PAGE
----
After I flew back to the US, I continued to act as a test solver for Mr. Rishikesh's puzzles while slowly building up a library of my own compilations with his guidance and mentorship. The retirement of a few puzzle contributors to The Hindu around the end of 2007 opened up slots for new compilers, and Mr. Rishikesh was kind enough to recommend my name to the publishers for the same. I am indebted to Mr. Rishikesh for opening up this opportunity - his encouragement and inputs have enabled me to keep improving at my job over the course of 14+ years and 240+ puzzles.

With the development in our personal rapport, we exchanged family visits whenever I was in India. He also graced my wedding with his presence in 2008, and called up with personal wishes after the birth of my daughter. Over the last few years, as my trips to India became more spaced apart, our communication was limited to regular e-mails. I used to send each puzzle compiled for The Hindu to Mr. Rishikesh for vetting. He graciously took time out to point out inconsistencies and issues with the clues, if any.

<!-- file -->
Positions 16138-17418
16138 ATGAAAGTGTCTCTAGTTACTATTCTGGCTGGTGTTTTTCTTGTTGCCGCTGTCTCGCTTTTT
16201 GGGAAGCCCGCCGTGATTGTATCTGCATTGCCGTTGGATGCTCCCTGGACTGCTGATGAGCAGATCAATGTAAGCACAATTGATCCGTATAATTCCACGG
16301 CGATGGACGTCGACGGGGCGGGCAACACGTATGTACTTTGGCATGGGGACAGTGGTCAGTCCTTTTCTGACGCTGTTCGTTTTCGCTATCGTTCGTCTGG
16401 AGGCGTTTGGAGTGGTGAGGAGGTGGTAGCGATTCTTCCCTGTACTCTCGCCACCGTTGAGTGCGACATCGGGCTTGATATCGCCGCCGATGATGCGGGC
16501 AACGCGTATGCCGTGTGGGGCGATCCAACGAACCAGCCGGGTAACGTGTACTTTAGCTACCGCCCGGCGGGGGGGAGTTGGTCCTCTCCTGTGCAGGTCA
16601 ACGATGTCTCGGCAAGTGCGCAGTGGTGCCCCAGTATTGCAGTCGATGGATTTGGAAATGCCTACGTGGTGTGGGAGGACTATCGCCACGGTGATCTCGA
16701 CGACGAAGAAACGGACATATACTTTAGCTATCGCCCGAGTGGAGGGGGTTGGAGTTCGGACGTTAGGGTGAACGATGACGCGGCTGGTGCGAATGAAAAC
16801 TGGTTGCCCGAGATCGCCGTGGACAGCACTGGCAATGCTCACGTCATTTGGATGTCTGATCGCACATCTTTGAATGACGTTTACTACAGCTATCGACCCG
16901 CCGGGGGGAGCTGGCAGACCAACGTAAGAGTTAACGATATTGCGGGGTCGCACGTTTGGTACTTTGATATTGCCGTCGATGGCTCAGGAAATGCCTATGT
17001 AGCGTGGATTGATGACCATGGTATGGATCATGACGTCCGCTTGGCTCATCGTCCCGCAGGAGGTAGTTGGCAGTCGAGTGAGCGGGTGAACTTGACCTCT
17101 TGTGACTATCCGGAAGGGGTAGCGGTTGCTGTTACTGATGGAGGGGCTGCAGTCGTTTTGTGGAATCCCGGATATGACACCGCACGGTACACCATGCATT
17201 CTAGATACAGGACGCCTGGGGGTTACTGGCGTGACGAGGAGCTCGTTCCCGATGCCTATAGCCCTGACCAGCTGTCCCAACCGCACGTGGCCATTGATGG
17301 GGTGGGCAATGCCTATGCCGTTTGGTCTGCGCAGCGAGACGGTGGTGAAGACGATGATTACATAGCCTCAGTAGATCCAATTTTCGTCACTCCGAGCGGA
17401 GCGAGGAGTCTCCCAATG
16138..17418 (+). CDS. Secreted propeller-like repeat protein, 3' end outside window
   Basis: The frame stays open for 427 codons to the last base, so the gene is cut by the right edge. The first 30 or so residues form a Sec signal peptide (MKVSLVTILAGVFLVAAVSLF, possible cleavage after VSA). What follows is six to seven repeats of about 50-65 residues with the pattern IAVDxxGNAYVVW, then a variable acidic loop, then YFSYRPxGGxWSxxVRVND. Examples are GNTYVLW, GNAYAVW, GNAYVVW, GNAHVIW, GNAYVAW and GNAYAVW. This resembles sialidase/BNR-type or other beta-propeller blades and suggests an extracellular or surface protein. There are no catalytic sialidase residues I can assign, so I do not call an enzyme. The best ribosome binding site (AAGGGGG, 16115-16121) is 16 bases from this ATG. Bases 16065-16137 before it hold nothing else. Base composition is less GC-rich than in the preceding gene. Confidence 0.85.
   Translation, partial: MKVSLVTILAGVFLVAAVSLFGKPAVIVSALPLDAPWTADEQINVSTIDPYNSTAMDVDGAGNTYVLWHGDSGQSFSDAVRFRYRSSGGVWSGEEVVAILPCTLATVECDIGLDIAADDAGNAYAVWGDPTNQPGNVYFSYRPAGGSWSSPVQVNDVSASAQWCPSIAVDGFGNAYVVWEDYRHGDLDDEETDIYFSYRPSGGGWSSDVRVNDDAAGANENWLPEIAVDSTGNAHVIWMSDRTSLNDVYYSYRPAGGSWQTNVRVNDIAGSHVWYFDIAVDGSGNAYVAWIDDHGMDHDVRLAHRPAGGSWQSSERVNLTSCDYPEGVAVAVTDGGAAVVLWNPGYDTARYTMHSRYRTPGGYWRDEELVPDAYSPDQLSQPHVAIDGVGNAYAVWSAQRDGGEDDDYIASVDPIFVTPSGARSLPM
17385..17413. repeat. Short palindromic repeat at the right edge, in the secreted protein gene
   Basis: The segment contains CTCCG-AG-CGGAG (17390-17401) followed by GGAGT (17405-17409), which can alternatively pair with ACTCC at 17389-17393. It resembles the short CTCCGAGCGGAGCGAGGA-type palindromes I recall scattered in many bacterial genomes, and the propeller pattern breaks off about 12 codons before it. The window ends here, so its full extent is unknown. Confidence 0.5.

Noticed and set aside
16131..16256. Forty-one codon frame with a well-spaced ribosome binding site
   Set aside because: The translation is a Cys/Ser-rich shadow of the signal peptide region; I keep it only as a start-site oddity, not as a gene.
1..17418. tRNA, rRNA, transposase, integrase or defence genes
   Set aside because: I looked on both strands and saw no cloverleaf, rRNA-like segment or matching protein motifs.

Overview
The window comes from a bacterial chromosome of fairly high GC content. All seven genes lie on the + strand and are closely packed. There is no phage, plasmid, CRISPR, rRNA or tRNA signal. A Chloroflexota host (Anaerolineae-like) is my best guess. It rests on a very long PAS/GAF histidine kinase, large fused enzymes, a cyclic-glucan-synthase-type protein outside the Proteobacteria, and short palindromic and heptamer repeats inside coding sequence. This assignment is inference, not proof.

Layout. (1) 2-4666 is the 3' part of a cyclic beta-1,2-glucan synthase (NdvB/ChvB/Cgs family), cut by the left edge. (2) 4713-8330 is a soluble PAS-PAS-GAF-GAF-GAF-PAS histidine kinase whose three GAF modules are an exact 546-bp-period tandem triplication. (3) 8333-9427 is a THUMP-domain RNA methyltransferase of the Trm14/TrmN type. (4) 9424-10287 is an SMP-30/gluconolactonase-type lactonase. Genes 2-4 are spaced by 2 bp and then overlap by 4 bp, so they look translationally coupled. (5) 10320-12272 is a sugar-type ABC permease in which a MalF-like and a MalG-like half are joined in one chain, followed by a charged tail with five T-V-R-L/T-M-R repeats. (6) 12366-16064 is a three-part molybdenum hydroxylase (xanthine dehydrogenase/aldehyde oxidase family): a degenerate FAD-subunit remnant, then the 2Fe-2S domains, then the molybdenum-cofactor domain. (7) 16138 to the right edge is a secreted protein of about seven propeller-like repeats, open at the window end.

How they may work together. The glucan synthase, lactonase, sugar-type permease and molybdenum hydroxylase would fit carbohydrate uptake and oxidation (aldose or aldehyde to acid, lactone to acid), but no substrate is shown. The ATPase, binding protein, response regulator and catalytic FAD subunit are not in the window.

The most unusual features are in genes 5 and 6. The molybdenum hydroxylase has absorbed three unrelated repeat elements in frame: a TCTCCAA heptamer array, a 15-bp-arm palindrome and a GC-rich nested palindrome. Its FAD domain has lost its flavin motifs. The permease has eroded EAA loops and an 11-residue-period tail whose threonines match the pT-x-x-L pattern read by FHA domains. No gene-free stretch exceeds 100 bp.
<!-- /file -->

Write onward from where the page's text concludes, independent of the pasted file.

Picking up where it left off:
His passing has left me, as well as the global cruciverbalist community, bereft of a treasured guide. His online contributions (including his comments in The Hindu Crossword Corner blog posts over the last couple of years) were always courteous, mild-mannered, and witty - a combination of qualities that has become difficult to find in today's online discourses. He will be fondly remembered by many, and his public posts will continue to guide crossword enthusiasts well into the future.